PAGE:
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PMA activates largest grassroots campaign for AgJOBS

WASHINGTON -- Starting the week of April 23, the Produce Marketing Association plans to activate the group's largest grassroots campaign to convince Congress of the dire labor crisis that is affecting not only producers but also every player in the produce supply chain.

Dubbed "Empty Shelves, Empty Plates," the campaign is aimed at getting the produce industry -- particularly buyers -- engaged in calling on Congress to support the Agricultural Job Opportunity, Benefits & Security Act of 2007, also known as AgJOBS.

While Congress may still debate comprehensive immigration reform, the produce industry is pushing for AgJOBS to pass this year, whether as part of the larger bill or as a free-standing bill.

"This is a supply-chain issue," said Kathy Means, PMA's vice president of government relations. Buyers are being told about the effects of labor shortages and the interruptions in supply, she said. Producers who just barely harvested crops this year are expecting at least a 30 percent reduction in labor this year.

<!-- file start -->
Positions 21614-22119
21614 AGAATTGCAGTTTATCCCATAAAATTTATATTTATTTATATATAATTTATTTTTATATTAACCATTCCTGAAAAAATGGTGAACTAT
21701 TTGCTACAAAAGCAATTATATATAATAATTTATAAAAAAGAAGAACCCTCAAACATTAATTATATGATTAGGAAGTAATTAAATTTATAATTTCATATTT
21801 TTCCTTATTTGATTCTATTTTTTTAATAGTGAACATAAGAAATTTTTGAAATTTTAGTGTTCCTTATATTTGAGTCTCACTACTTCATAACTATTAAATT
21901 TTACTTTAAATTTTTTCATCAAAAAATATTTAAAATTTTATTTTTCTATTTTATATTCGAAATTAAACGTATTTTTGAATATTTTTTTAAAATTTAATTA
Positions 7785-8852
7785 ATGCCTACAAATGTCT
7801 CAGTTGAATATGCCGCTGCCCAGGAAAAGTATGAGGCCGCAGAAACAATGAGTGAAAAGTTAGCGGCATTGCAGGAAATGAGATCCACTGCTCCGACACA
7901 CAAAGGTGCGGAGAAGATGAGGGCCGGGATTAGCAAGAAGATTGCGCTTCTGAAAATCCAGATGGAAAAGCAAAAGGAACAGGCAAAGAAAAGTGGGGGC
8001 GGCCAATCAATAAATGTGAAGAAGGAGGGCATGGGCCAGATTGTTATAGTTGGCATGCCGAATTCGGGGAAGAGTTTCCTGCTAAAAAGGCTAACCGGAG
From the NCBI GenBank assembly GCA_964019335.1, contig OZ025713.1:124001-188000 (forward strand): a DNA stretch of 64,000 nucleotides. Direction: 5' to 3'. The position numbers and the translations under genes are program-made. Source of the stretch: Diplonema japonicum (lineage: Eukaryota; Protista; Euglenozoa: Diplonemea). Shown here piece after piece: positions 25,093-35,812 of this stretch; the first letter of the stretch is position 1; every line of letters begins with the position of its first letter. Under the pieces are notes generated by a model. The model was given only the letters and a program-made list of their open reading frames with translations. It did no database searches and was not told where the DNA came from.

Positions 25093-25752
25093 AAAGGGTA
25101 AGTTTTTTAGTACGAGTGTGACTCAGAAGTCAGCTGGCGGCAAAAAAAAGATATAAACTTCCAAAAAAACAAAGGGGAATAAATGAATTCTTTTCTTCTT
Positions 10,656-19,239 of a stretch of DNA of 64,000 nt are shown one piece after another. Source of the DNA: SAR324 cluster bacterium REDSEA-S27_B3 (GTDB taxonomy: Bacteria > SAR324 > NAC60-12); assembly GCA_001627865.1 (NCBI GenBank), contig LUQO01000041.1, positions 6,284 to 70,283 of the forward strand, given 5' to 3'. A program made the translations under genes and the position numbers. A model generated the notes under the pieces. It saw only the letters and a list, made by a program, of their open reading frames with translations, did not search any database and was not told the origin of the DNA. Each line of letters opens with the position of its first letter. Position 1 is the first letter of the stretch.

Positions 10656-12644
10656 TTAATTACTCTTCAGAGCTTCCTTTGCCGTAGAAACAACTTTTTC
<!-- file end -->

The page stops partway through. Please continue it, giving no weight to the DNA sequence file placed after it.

Without legislative relief, prices will go up, consumption may go down and more commodities will be grown offshore, she said.

The new campaign was put together just weeks ago in response to calls from PMA members asking what more can be done to pass AgJOBS, said Ms. Means.

"Many of our members have made it very clear that they need PMA's concerted effort to show the breadth of the impact of worker shortages. This campaign is the result," PMA President Bryan Silbermann said in an April 18 press release.

The weeklong campaign is the largest grassroots push for PMA to engage the produce industry through letters to the trade press by produce industry leaders, advertising, personal calls to legislators by PMA board members and a telephone campaign to all members from PMA Chairman Peter Goulet. PMA is also expanding its web site to guide members in e-mailing lawmakers on AgJOBS.

Ms. Means said that everyone in the produce industry should contact their local legislators. If a company owns a chain of restaurants or grocery stores, then produce buyers in every store and every legislative district should contact elected leaders, she said.

Without workers in the fields, we won't have produce on consumers' plates," said Anthony Barbieri, director of produce sales for Acme Markets Inc. "If they aren't there to gather the produce from the field, it will obviously never make it to retail and foodservice establishments," said Mr. Barbieri.